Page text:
1) Monochrome block-in in acrylic or oil (the reason for using acrylic is that it dries, and when  it does it's "iron" - won't be disturbed by painting over it (the reason for using monochrome is that you can concentrate on the values and work fast with just one colour)

2) A multi-colour block-in in oil or acrylic (the reason for this is that this color under the next layer tends to give a much more interesting final paint surface and you can do things like use complementaries e.g. a pinkish/reddish colour under skies or vegetation to a "vibration"/interesting effects. I'm interested in using a "watercolour" style technique for this block-in (Richard Schmid often seems to work like that). I love watercolour (more on that later, too)



As points of reference (see Bruce MacEvoy's Handprint site (not blog) for a pigment color wheel - great idea  - really useful! Kevin MacPherson's palette is something like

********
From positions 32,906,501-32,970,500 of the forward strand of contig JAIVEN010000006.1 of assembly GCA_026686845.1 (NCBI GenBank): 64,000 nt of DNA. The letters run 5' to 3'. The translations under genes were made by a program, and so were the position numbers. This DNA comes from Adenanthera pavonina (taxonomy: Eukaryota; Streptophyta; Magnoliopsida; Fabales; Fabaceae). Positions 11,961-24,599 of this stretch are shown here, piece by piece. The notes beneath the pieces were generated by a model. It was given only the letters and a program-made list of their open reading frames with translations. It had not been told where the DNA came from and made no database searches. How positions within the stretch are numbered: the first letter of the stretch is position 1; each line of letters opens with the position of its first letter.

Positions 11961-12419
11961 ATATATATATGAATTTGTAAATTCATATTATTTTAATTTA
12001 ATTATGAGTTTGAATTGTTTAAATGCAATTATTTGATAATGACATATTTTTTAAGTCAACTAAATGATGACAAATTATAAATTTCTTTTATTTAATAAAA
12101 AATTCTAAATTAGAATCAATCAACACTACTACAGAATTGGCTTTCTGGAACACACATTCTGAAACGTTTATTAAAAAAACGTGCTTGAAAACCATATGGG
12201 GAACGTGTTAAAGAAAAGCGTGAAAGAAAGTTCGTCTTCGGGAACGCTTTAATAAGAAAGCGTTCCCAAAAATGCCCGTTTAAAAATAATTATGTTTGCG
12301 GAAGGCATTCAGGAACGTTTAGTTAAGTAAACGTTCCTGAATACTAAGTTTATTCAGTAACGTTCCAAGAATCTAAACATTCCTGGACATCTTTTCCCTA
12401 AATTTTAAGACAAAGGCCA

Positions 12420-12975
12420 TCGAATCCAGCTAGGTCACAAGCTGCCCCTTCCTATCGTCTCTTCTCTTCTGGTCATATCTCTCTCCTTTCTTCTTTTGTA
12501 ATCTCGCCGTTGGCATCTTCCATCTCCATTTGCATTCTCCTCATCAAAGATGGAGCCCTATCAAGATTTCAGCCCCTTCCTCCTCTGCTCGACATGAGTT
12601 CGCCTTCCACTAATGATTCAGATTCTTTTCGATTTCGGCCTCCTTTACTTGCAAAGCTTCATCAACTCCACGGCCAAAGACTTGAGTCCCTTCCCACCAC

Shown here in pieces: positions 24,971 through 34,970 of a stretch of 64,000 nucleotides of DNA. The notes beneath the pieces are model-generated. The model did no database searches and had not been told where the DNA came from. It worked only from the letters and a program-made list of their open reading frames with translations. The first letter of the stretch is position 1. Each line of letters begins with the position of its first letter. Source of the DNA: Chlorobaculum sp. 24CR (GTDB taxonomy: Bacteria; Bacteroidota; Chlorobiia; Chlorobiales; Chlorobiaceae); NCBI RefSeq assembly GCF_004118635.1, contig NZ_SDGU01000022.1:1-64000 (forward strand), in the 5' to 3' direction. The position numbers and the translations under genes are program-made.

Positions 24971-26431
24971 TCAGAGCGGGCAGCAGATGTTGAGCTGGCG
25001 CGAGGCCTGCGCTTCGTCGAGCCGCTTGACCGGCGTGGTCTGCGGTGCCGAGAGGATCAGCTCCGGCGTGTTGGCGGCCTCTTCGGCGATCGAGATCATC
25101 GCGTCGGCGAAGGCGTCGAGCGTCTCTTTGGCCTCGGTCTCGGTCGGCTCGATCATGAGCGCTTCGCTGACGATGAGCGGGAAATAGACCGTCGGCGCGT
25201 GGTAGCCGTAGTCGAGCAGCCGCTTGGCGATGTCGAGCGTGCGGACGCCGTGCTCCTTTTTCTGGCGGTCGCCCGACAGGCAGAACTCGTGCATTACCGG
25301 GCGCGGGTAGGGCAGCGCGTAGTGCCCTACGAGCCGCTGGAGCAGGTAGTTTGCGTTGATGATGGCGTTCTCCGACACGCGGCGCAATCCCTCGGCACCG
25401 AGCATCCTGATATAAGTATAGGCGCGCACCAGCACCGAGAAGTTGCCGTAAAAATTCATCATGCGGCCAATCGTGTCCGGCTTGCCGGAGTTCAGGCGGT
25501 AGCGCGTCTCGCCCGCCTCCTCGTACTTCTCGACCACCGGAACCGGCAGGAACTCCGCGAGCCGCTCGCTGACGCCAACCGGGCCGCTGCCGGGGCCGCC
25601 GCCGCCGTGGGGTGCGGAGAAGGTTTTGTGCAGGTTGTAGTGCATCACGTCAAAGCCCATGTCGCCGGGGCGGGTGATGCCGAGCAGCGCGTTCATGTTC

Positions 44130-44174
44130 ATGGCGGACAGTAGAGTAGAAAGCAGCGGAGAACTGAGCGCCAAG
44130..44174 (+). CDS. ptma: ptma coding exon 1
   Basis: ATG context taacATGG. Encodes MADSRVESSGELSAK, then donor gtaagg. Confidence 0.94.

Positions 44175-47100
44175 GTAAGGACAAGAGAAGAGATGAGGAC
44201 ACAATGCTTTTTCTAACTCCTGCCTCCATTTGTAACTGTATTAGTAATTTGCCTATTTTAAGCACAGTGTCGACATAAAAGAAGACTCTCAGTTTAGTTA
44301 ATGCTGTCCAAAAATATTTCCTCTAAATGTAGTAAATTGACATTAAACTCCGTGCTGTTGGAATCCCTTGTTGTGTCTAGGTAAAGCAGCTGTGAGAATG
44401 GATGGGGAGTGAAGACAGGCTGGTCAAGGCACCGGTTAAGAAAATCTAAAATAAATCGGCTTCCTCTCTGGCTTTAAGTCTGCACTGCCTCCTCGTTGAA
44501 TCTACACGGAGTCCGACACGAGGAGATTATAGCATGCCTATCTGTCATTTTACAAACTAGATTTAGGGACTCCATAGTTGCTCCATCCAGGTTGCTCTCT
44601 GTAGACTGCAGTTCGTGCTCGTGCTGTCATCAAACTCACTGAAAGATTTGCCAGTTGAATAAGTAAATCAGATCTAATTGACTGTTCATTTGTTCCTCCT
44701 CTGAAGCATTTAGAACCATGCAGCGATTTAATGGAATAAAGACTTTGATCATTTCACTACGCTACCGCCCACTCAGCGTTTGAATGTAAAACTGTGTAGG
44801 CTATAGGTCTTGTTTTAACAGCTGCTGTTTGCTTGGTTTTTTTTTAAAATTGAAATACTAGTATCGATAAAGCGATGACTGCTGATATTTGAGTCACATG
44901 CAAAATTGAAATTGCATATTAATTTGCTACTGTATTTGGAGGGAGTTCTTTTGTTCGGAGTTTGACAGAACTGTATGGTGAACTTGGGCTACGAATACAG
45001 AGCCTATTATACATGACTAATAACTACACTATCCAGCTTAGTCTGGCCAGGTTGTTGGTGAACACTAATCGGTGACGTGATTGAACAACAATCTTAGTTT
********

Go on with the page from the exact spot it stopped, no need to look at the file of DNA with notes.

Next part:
Cad yellow pale                                
Ult. blue                                           
Permanent alizarin crimson               
Phalo green (I'd prefer viridian)
Titanium white

Mark Carder's (method) palette is pretty much the same with something like burnt umber instead of the green (I'd agree with that - I'd rather have an earth brown than a green - but no problem - even with both, we only have 6 paints )

These are extremely limited palettes - but if you look at the paintings done with them - it's amazing - no problem. Lets see what a more extended palette would look like, Richard Schmid's is (colours not always used in brackets) something like